By alphabetic coincidence, today’s list of book picks includes two on economic issues — but also two books perfect for airplane reading.
Laurent Jacque suggests When Genius Failed: The Rise and Fall of Long-Term Capital Management, by Roger Lowenstein.
Michael Klein also points us toward books that can help us understand the current economy. He wrote: “I hesitate a bit to recommend anything on the financial crisis, since it is such a fluid situation, but a good background to it can be gained by reading Financial Shock: Global Panic and Government Bailouts — How We Got Here and What Must Be Done to Fix It, by Mark Zandi. Also, at this time when finance is seen as a problem, it is useful to remember how well-functioning financial markets can help, so I also recommend Saving Capitalism from the Capitalists by Raghuram G. Rajan and Luigi Zingales.”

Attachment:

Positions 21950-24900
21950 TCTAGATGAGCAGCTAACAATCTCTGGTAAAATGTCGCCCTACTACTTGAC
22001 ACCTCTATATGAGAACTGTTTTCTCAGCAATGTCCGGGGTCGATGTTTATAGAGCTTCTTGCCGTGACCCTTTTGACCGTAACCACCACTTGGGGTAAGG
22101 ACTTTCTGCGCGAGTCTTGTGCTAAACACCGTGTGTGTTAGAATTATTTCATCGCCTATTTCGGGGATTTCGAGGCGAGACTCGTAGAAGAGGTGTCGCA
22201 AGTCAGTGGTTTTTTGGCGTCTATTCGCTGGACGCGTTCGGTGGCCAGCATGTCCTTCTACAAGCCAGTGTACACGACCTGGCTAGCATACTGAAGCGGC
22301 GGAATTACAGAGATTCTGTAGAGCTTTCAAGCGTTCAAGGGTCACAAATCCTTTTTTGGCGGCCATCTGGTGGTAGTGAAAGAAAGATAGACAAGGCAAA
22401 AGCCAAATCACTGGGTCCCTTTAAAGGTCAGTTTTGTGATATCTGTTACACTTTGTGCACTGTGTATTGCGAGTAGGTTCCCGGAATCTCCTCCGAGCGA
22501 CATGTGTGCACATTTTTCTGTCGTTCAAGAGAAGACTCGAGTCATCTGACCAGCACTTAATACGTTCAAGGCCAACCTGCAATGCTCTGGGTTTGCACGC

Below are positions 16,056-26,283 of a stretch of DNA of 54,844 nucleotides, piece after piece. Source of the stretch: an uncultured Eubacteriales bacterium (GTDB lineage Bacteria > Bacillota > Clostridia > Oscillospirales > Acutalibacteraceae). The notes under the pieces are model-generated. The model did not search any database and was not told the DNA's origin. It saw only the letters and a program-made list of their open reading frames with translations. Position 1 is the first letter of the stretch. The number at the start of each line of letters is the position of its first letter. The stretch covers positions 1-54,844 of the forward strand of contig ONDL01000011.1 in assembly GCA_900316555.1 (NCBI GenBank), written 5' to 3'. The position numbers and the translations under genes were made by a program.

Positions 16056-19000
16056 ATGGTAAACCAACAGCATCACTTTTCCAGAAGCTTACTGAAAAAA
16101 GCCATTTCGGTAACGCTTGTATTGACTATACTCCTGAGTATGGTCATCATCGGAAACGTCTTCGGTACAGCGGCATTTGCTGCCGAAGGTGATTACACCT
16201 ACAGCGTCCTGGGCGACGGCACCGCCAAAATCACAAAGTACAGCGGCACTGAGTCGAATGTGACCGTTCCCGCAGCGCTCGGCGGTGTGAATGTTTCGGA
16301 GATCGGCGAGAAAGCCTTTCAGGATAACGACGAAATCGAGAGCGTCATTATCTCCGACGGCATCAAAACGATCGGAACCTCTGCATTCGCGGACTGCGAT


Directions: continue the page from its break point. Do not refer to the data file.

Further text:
As I said in the first picks post, there’s something here for everyone, even if you want to rest your brain this summer. (Though I also hasten to add that NOTHING is required and brain-resters need not worry.) I’d love to hear your reaction to the list. Post your comments — which books have you read? Any that you particularly recommend to fellow students? Chime in!
Doing a little pre-Fletcher reading doesn’t mean you need to lock yourself in the library. Some of the professors’ picks are beach-worthy! No matter where (or whether) you decide to read, here’s Part II of the professors’ suggestion list.